Although Jinpa was sent as an instructor and administrator he was also tasked with keeping a photographic record. He has left a large collection of photographs of the early period of Mustang which is now with the Amnye Machen Institue archives and Lhamo Tsering’s son, Tenzing Sonam. Lhamo Tsering writes that Jinpa took over 1000 clear photographs of the organization, and the drilling and training of fighters using sticks and branches. These were forwarded to a foot-dragging CIA to persuade it to send arms and ammunition to a fledgling force becoming increasingly desperate.
Finally the Americans made their first arms drop. For the sake of deniability a drop zone was selected inside Tibet, about a day’s march from the Kore-la pass, the border between Tibet and Mustang. On the 15th of March 1961, late at night, three transport planes dropped arms and ammunition, enough to equip four companies of soldiers. Three more arms drops were made in the following months.
According to Lhamo Tsering, Jinpa also went on two separate missions inside Tibet, almost certainly on raids of Chinese convoys and outposts.
He served in Mustang till 1968. He retired from the force some years later and in 1974 opened the Tso-ngon (Kokonor or Blue Sea) restaurant in Kathmandu, which became very popular with travelers and back-backers. It served not only the usual Tibetan and Chinese cuisine of most Tibetan restaurants but also the Amdo/Sining specialties from his homeland (phayul) by the verdant green pasturelands and the deep blue waters of the iridescent inland sea – that he had left nearly thirty years ago.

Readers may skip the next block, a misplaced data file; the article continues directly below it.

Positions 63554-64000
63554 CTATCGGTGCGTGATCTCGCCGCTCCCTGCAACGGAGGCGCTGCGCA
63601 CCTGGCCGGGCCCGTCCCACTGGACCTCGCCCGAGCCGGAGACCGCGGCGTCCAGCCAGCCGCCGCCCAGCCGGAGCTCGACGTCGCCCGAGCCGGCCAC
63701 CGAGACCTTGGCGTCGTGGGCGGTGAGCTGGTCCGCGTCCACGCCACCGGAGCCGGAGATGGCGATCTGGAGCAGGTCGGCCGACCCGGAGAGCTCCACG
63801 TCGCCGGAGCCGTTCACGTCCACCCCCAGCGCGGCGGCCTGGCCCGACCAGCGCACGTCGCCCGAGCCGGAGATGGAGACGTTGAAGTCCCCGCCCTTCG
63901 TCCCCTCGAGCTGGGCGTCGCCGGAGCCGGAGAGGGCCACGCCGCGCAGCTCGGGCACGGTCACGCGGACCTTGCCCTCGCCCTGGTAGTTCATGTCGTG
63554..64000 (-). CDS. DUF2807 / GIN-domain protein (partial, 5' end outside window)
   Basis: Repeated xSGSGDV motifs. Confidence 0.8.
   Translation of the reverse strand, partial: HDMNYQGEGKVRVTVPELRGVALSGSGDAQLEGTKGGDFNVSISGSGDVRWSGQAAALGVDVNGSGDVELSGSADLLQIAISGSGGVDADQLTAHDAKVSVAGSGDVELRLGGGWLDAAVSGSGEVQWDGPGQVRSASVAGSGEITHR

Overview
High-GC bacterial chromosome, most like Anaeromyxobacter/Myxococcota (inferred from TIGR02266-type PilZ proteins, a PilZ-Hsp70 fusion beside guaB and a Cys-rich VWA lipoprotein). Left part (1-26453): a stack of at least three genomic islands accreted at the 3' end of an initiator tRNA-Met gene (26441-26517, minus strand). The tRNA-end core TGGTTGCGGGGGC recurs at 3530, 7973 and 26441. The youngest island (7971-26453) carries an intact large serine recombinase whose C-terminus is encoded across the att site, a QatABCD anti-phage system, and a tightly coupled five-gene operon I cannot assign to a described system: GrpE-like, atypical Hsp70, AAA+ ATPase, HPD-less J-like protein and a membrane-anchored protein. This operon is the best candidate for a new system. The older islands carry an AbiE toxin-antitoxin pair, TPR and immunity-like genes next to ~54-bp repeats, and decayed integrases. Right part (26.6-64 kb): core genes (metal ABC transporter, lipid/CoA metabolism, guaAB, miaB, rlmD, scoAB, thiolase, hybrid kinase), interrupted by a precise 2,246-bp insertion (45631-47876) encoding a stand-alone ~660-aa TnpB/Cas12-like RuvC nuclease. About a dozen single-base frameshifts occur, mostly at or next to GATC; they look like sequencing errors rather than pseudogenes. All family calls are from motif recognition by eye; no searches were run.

He died on March 8th, 1986. He is survived by his wife Dawa Lama, his daughters Dechen Dolkar, Diki Tsomo, and son Tenzing Wangyal Jinpa, all living in New York City.
Photographic equipment: We cannot be certain but it appears that he used a 35 mm Leica, probably the IIIf model from 1950, which could take a (screw mount) telephoto lens. We see one on Jinpa’s camera in the last photograph. Leicas were not uncommon in Tibet and the Darjeeling area in the 40s and 50s.